This morning we begin a new series on the book of Ruth. This book takes place during the summer and is traditionally read during the Jewish season of Shavuot, which Christians celebrate as Pentecost. Let's set the stage. I'd like you to imagine a small country where the rule of law is weak, and strong men prey on weak women and children. Security is found in networks of extended family who try to care for one another as best they can. The people survive mainly on what they can grow and earn from day to day. And then an even greater disaster: a famine.
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This is our final week in the letter from Paul to the church at Philippi. Last week we talked about how God invites us to be motivated by love and not by fear. We are called to follow the example of Jesus who modeled God's righteousness, extending love to all. As we wrap up this letter, we will consider what our life together looks like when put together all these themes of joy, gratitude, unity, humble love, and God's righteousness.
This morning's passage is from a letter from the apostle Paul to the Christians gathered in the city of Philippi. For several weeks we have been exploring the themes of this letter: joy, gratitude, unity, humble love, righteousness. This morning is part two of the Scripture we looked at together last week. If you missed it, that's OK. We're going to read the whole passage with last week's verses to hear the progression of Paul's thoughts. As this letter builds in logic and intensity, these Scriptures are the high point.
This morning we continue with our series studying the letter from the apostle Paul to the Christians gathered in the city of Philippi. As I have mentioned, this was not a church comprised of Jewish Christians, but of non-Jewish or Gentile Christians, people who did not grow up following Jewish laws. Ironically, Paul is in prison but he's writing to encourage them! In this letter he encourages them to choose joy regardless of their circumstances. He invites them to transcend their differences by being like-minded in their commitment to Jesus as Lord.
Our guest preacher today is Reverend Gwen Thomas, an avowed Liberation Theologian and Womanist. She is ordained by the Fellowship of Affirming Ministries and licensed in United Church of Christ. Gwen serves as an associate minister at Rehoboth Fellowship Atlanta UCC. At Rehoboth, Gwen is a part of the Worship Planning Team. She also facilitates leadership development training. Additionally, Gwen is the former Conference Moderator and ONA (Open and Affirming) consultant for the Southeast Conference of the United Church of Christ.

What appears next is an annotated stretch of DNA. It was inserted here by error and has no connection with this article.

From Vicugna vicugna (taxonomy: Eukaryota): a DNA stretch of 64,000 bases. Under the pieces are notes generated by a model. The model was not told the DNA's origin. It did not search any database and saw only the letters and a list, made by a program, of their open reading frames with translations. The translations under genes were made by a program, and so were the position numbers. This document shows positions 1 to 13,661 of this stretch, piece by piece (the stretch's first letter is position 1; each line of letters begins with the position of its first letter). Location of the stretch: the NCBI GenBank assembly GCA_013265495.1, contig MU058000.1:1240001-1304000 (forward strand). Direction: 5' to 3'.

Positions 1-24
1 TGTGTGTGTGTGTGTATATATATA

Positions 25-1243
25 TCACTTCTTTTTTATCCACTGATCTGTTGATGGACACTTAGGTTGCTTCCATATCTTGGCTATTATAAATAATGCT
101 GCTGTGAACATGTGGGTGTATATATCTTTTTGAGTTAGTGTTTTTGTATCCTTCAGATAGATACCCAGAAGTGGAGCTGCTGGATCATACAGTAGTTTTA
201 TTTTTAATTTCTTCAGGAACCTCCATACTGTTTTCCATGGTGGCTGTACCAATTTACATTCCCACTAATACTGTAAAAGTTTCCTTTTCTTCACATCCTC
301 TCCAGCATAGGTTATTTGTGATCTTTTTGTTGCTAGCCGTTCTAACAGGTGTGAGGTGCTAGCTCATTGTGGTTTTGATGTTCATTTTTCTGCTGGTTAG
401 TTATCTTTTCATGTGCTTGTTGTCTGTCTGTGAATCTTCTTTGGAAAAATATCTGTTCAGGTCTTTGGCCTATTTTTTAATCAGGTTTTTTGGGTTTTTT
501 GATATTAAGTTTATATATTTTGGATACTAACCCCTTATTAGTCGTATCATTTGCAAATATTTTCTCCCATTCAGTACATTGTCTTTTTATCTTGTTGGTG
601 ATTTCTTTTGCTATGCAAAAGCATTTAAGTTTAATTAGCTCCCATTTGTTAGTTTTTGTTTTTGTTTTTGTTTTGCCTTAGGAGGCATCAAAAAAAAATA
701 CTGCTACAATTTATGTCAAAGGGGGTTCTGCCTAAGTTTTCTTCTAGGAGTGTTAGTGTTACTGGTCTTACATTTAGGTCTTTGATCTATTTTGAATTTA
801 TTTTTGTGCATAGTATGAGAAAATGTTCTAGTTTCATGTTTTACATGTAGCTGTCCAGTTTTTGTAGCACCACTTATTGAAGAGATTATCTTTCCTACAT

This morning we're taking a quick break from our series on Philippians to explore the passage that goes with today's celebration of Pentecost. We're heading back to the book of Acts where we spent a few weeks considering how we can be the church in the world now. All of those great stories that we heard a few weeks ago were sparked by the story we are going to hear this morning. It's the story of when the followers of Jesus are filled with the Holy Spirit with the evidence of speaking in tongues.
We continue this week with a series on the apostle Paul's letter to the church in the very Roman city of Philippi. We think this church was mostly made of Gentile converts because this letter really doesn't contain any Jewish imagery or Old Testament references. This is a letter of consolation, written to help the church learn how to have joy in all circumstances. Last week we talked about how the healthiest practice of our faith is a practice of interdependence.
This week we begin a six week series on the short book of Philippians. Sometime in the next week, I encourage you to sit down and read this book for yourselves as a refresher, and then bring your Bibles with you on Sunday morning. This is a letter written by the traveling evangelist Paul to the Christians in the city of Philippi. If you remember from a few weeks ago that church was founded by a woman named Lydia who heard Paul and his companion Silas sharing the good news of God's love.
BIG IDEA: When we live as part of the Body of Christ, there is no difference between our worship and our service. While our worship may feel deeply personal and meaningful, what I believe the text is suggesting to us this morning is that our service can be equally as life-giving as our worship.